In her first photo essay for The New York Times Magazine, “Jihad’s Women,” she accessed female-only schools to interview and photograph devout Pakistani women, many of whom sympathized with the Taliban and felt the 9/11 attacks were justified. In the series, she humanized the women, rather than dismissing them as radicalized. It’s an approach she’s stuck to ever since.
To the Front Line and Back Again
As Addario tells it, she never intended to become a war photographer; she just went where the story was. But the story became the war.
After covering the invasions of both Afghanistan and Iraq, she spent six years on the wars. In 2007, she embedded with the 173rd Airborne Brigade Combat Team in Afghanistan. According to her, those two months in the Korengal Valley were the closest she’s ever been to war.
During the weeks she and her journalist partner spent with the troops, Addario hiked tedious six-hour patrols up vertical terrain. At the end of the day, she caught the quiet moments—a soldier learning Russian, another reading recycled magazines and books. She made friends; she saw those friends take bullets and shrapnel. Some didn’t survive.
Addario has dozens of harrowing stories from the front lines, and has covered multiple conflicts in Iraq, Libya and Syria since, but her heart returns to the crises forgotten in the heat of war. In 2013, Addario traveled to Uganda to document women suffering from breast cancer. In Africa, where so many resources go toward the HIV epidemic, almost none go toward helping women with a very treatable cancer. Many simply view it as a death sentence.
“The stories that are not on the front line mean so much to me. Those stories don’t get enough attention,” says Addario.
To that end, she is constantly pitching editors on these “quieter stories,” among them maternal mortality in Sierra Leone, women who attempt suicide by self-immolation in Afghanistan and young brides in Syrian refugee camps. Addario says that the key to placing these stories is choosing the right publication and finding a link to major international news.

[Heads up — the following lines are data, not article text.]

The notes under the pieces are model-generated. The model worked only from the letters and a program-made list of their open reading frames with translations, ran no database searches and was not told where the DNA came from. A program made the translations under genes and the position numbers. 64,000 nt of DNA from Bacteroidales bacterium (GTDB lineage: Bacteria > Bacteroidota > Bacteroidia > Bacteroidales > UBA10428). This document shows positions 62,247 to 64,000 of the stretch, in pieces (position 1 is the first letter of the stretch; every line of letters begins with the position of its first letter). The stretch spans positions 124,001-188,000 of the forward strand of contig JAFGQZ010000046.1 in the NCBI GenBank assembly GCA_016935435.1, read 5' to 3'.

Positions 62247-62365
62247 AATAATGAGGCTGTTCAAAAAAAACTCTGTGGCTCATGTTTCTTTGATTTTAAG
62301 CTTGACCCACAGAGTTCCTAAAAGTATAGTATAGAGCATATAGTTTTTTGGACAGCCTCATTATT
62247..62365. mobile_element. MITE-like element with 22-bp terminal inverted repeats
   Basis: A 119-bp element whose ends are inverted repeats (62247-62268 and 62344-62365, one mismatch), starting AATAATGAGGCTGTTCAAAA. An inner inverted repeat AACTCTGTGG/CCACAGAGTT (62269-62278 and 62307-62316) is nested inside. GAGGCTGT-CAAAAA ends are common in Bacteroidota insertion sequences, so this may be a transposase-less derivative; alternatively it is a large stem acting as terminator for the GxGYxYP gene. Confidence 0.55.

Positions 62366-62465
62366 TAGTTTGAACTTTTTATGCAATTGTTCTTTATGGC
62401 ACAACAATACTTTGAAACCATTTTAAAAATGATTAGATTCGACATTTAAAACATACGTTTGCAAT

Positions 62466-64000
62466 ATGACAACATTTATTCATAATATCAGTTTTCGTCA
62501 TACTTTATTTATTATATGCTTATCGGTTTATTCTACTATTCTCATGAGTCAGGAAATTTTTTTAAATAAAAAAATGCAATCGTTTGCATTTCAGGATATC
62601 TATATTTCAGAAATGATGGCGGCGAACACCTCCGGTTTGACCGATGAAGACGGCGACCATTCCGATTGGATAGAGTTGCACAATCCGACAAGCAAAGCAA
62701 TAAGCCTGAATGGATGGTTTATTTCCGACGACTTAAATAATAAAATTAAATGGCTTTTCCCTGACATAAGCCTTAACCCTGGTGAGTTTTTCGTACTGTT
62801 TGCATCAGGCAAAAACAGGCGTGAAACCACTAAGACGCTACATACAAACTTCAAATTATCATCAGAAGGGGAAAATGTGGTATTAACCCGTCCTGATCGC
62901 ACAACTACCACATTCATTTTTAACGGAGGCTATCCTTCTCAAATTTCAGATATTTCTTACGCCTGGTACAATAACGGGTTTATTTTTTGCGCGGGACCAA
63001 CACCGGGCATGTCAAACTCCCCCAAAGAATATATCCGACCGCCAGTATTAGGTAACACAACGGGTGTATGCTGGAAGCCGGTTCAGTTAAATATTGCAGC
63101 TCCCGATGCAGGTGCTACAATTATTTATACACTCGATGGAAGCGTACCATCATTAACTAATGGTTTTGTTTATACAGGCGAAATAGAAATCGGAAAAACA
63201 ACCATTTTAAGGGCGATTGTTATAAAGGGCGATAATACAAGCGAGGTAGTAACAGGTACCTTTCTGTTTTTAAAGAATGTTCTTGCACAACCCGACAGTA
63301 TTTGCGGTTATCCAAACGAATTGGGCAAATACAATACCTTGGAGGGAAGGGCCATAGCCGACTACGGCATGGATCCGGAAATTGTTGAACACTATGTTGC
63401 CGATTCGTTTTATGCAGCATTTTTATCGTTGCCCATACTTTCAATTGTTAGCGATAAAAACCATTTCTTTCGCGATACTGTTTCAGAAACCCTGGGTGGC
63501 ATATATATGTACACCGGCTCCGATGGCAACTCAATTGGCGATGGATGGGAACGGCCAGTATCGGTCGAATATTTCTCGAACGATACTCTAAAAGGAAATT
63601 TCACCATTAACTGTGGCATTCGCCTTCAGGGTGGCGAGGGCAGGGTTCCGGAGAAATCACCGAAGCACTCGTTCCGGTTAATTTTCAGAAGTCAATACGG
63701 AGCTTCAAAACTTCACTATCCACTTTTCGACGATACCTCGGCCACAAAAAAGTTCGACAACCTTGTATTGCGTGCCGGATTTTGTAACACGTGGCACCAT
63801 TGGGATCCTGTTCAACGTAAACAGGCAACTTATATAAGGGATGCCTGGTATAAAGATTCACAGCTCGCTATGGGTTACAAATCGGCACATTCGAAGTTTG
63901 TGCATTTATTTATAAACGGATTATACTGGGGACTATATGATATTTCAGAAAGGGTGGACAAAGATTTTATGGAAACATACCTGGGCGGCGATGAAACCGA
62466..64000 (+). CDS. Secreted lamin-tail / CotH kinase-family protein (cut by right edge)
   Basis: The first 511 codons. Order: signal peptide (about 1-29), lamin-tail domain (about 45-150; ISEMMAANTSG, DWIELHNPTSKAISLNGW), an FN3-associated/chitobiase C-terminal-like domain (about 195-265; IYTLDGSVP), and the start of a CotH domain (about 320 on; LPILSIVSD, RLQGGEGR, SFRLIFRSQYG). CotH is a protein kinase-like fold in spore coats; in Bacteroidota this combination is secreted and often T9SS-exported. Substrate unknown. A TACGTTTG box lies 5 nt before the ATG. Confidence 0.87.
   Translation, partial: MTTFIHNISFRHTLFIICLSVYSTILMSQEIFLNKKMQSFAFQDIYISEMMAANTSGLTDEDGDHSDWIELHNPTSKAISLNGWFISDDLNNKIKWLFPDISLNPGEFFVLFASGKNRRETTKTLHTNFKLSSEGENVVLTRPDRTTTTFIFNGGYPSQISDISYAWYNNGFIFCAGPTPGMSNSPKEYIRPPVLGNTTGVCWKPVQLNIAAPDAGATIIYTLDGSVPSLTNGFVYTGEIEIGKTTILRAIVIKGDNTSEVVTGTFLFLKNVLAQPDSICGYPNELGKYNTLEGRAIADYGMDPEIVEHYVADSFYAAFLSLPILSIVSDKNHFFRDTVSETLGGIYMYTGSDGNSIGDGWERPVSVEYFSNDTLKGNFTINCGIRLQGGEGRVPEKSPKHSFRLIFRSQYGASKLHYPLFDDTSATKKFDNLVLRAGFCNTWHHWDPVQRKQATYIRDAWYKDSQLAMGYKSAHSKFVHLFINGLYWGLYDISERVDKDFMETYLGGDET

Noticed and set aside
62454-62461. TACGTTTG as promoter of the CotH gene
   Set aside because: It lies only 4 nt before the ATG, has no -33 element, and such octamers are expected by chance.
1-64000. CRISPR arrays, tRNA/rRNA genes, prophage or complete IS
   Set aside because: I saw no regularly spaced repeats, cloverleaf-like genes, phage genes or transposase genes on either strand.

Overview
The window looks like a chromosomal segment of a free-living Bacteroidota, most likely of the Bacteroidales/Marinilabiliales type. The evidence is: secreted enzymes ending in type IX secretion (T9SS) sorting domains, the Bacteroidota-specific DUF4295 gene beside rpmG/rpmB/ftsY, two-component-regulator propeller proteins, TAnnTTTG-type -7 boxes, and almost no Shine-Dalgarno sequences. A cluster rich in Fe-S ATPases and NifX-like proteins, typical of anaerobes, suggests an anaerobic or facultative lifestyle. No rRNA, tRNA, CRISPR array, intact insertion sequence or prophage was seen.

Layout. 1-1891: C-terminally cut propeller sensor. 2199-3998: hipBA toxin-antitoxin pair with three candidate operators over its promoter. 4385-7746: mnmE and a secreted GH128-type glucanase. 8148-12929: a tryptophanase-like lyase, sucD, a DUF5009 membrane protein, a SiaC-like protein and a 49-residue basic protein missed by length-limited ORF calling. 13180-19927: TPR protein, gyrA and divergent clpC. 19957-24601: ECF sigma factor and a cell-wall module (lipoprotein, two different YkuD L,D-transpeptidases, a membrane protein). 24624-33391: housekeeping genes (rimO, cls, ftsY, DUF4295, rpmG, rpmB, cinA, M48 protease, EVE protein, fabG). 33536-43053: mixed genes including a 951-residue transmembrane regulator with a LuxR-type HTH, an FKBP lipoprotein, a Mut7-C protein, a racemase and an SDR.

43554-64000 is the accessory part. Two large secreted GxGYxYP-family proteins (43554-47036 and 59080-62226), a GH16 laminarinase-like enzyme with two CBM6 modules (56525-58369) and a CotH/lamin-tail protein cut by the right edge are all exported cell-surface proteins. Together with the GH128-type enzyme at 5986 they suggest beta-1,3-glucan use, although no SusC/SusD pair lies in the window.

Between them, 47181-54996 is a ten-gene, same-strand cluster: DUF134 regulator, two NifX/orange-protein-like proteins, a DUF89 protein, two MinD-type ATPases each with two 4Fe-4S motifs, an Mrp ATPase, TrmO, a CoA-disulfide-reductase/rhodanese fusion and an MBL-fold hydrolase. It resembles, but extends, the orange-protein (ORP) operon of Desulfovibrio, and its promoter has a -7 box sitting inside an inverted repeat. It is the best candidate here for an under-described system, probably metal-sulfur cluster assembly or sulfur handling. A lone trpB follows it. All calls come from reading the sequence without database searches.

The Changing Battlefield
Addario has also experienced first-hand the greatest danger for photojournalists today. She was kidnapped in 2004 in Fallujah, Iraq, and again in March 2011, in Libya, along with three other New York Times journalists. For six days, she was bound, assaulted and transported. After her second kidnapping, Addario needed to modify the way she approached and photographed conflict.
“The front line isn’t black and white anymore,” Addario says. “Journalists are now a target in a way they never were before. It’s something I have come to live with over the last 15 years.”
But Addario is not one to shy away from the stories she wants to tell, and she persisted in traveling, even after she became pregnant with her son with her husband, Paul de Bendern. Against her doctor’s orders, she traveled to Gaza, Kenya, Senegal and Somalia, hiding her pregnancy from her editors at The New York Times (Addario later penned an essay for them about being pregnant in the field). This type of courage has marked Addario’s career. She never listened to what people told her she couldn’t do, whether as a woman, a foreigner or a photographer.
For those looking to break into photojournalism, Addario tells young photographers that it means a lot of hard work and sacrifice.
“It’s a struggle for everyone,” says Addario. “The advice I have is to be very focused, figure out the stories that you want to tell, be persistent and show editors your work. No one is going to come to you.”
Her pep talk can come off as harsh. Recently, a young photographer asked her how to get into the business. She told him to start traveling, shooting and contacting editors for assignments. When he told her that he didn’t want to travel much because of his girlfriend, Addario told him to break up with her.
“He thought I was insane,” says Addario. “I told him you have to decide what your priorities are. If you are not willing to make that sacrifice, there are 10,000 young photographers who will.”
Addario made that sacrifice multiple times, leaving behind her life back home for a life of adventure and danger. Recently, she’s found more balance. She’s married to another journalist, has a three-year-old son in London and makes sure that none of her assignments last longer than a couple of weeks. It’s a slice of hard-earned stability.